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33 1/3: The Most Intriguing and Inspiring Series on the Planet by Richard Van Camp

Posted on by Richard Van Camp
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If you haven’t discovered this yet, the 33 1/3 imprint from Continuum Books is this series of tiny mind bombs in which authors are invited to interpret an album any way they want: from the technical (Dai Griffiths’ interpretation of ‘OK Computer’ should be his PhD thesis) to the post-apocalyptic dreamscape novelette Kate Schatz’s oracled off of PJ Harvey’s ‘Rid of Me’ Album.

It was the first page of Kate Schatz’s interpretation of ‘Rid of Me’ that won my attention as I picked the book up at Coachella years ago. I couldn’t believe that there was a series that would allow authors free range on writing about their favourite albums in any way they wanted. Kate opens with the same lines PJ opens with in Rid of Me: “Tie Yourself to Me.” Our main character is Kathleen who hates her life and has just been released back to her family for a crime which is unclear. Together, Mary and Kathleen vanish together in a secret world of bondage and espionage as the world ends in fire with “Rid of Me” as a soundtrack. To know that this is Kate Schatz’s first work of fiction and that she was allowed to take her first book wherever she wanted to is astonishing and soul inspiring.

I always wondered why The Afghan Whigs’ album ‘Gentlemen’ never reached the heights it deserved. It’s one of my all-time favourite albums. I wore it out as a cassette and it’s been with me through all my numerous moves. It is a classic! Thanks to Bob Gendron who did the research and interviews with the band, I now know it was a number of reasons-–both internal and external of the band and label—-that ended the Whigs and gave birth to The Twilight Singers.

I didn’t know that Greg Dulli whipped off six of the vocals in one night in the studio: “Fountain and Fairfax”, “When We Two Parted”, “Gentlemen” and “What Jail is Like” and “Debonair.” One of my favourite songs “Be Sweet” was written in Bordeaux (one of my favourite cities!) and debuted in Paris on the Congregation tour.

Ben Sisario got to drive around with Black Francis to interview him for The Pixies’ ‘Doolittle.’ To know that Charles Thompson (aka Black Francis aka Frank Black) is happy as a dad at 40 with a wife who adores him brings me comfort. The Pixies were the perfect band for me in my college years and it’s great to know Mr. Thompson is a happy man these days with these reunion tours.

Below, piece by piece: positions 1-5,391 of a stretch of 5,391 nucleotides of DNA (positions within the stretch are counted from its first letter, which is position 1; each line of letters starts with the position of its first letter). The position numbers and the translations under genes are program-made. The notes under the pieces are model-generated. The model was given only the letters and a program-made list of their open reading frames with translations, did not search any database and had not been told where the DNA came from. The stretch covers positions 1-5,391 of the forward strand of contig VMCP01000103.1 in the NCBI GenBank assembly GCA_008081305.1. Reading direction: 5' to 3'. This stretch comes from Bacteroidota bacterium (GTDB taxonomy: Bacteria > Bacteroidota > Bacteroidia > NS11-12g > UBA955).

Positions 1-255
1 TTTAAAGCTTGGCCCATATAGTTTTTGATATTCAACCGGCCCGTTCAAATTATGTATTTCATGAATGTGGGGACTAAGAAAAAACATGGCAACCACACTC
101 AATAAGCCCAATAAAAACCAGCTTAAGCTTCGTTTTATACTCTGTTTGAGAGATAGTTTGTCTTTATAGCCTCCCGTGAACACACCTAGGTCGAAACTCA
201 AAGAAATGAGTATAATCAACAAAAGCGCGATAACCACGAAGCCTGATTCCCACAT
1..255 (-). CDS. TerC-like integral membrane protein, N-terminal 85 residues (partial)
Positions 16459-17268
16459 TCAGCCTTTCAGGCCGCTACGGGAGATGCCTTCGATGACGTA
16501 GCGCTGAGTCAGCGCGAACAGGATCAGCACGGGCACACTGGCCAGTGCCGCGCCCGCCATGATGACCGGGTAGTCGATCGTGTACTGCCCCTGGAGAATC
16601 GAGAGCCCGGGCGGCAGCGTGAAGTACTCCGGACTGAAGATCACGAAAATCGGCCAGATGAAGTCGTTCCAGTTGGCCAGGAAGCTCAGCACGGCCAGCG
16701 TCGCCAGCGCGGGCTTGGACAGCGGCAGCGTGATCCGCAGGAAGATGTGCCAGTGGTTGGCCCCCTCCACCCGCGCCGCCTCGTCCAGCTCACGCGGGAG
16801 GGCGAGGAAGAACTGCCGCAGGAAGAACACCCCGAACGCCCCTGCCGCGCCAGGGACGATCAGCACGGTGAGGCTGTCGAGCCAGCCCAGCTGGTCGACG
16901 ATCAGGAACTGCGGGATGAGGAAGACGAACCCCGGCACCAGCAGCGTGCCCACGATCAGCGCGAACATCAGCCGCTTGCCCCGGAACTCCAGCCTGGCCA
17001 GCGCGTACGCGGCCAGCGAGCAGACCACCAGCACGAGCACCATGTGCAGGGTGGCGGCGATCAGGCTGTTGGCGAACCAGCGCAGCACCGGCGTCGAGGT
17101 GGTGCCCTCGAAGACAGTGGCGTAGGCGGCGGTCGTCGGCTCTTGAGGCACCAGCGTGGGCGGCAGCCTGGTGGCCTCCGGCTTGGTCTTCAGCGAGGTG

I read Dai Griffiths’ interpretation of Radiohead’s ‘OK Computer’ and, honestly, I couldn’t understand most of it: “The Radiohead contribution is a firmly dilineated four-part form, with a slower third section and a curtailed coda”. (What?!). But I do agree with Dai’s that Thom Yorke has an “angelic register” in Karma Police. This was not the book for me, but I appreciate the technical everything about the album.

The other books I am looking forward to in the series is Marvin Lin’s interpretation of Radiohead’s ‘Kid A’, Joe Pernice’s take on The Smiths’ ‘Meat is Murder’ and Mike McGonigal’s diving into My Bloody Valentine’s ‘Loveless.’

For a full list of all the books in the series, please check out:

I can’t think of any other series quite like this, and I look forward to updating this blog as I read the rest of the books that interest me. Wow!

I also can’t think of a series I would love to write for more. I would write about three of the albums that changed my life forever: The Cure’s ‘Disintegration’ and The Sisters of Mercy’s ‘First and Last and Always’ and ‘Floodland.’


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